To refer to politics in al Anbar is to refer to something that doesn’t currently exist. The brass in Iraq, by diminishing force projection in al Anbar in order to let “reconstruction win the hearts and minds of the people,” are deferring to a phantom. The very people whose hearts and minds we want to win are being protected by the enemy who destroys their political institutions and prevents reconstruction.
The Strategy Page from a few months ago is correct. There isn’t civil war in Iraq, and there can never be civil war in Iraq. If the factions war with each other, the Kurds will be left alone (or defended by themselves alongside the Kurds in Turkey), and the Shia majority will utterly destroy the Sunni minority. Rather than speak of civil war, we should speak of genocide.
The only force in the region who is capable of winning the war on the battlefield is the U.S. Reliance on the Iraqis to effect the victory is a losing strategy. Yet, this seems to be exactly what our strategy is, according to Maj. Gen. Zilmer:
A senior American commander in Iraq said Tuesday that U.S.-led military operations are “stifling” the insurgency in western Anbar province but are not strong enough to defeat it.
Marine Maj. Gen. Richard C. Zilmer told reporters in a telephone interview from his headquarters in Fallujah that he has enough U.S. troops _ about 30,000 _ to accomplish what he called his main mission: training Iraqi security forces.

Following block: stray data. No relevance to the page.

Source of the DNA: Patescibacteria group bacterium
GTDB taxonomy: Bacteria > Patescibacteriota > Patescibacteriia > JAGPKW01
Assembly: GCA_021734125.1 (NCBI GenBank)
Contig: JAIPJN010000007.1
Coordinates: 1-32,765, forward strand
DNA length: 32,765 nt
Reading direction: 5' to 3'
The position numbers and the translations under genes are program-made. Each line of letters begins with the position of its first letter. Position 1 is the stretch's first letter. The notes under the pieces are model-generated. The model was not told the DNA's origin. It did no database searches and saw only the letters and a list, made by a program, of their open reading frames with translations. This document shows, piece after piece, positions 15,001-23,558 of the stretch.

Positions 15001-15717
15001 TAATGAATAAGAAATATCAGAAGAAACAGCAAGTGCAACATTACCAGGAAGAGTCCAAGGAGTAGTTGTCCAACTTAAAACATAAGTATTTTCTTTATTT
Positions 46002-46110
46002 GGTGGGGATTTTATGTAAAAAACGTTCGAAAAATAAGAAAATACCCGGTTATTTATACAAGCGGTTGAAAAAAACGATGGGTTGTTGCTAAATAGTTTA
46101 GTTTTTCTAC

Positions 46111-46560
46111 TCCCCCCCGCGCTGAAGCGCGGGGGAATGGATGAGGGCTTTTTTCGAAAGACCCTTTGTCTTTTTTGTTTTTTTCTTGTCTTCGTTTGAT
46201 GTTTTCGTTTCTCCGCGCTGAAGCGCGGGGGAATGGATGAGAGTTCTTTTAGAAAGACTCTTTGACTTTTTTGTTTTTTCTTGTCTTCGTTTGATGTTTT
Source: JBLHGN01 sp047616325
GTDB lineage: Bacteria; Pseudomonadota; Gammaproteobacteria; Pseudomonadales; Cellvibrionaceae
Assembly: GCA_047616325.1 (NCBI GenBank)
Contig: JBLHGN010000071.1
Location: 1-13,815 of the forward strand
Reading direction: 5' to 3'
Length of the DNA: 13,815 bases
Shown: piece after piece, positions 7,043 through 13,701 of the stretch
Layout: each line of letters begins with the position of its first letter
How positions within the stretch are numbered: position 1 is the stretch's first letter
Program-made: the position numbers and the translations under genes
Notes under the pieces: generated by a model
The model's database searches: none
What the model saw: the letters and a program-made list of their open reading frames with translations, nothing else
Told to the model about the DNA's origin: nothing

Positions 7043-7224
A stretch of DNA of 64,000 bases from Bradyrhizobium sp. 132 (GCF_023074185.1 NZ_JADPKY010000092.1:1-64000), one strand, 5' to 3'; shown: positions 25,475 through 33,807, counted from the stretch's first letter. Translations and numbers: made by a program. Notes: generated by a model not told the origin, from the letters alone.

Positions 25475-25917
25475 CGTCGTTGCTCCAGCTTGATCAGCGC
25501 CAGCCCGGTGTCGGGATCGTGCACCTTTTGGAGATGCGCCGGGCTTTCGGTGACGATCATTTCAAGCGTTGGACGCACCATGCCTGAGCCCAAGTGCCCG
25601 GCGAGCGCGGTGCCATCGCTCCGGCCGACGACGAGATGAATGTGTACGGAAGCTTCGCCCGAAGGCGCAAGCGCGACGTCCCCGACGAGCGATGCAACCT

“For what we are trying to achieve out here I think our force levels are about right,” he said. Even so, he said the training of Iraqi soldiers and police had not progressed as quickly as once expected.
“Now, if that mission statement changes _ if there is seen a larger role for coalition forces out here to win that insurgency fight _ then that is going to change the metrics of what we need out here,” he added.
Maintenance of the peace can be accomplished by the Iraqi troops alongside U.S. troops, and the political process can be protected by both the U.S. and Iraqis. Reconstruction can be assisted by the most versatile force in the world, the U.S. military. But winning the war on the battlefield is necessary prior to winning it politically. Unless and until the enemy is killed or captured, politics is irrelevant because it doesn’t exist.
We can still win this war, but we need to dispatch a division of Marines as soon as possible to begin operations in Ramadi, Fallujah (yes, it has regressed), Hamdaniyah, Haditha and al Haqlania. Generals who learned the wrong lessons from the wrong war and who are applying them in the wrong place at the wrong time for the wrong reasons with the wrong understanding are decreasing our chances of success in al Anbar.
We should remember the counsel of General George Patton, who believed that the the U.S. at the Battle of the Bulge could still lose World War II. This belief caused him to drive his troops 100 miles within 48 hours and engage in combat with no food and no sleep. This war can be won, but we must move quickly, and we must move with a heavy footstep.
Col. David Hunt, appearing on FNC a couple of months ago, almost blew a gasket when asked what to do about Ramadi: “Send in the Marines and let them clean it out.”
Indeed. Then … and only then … can politics begin.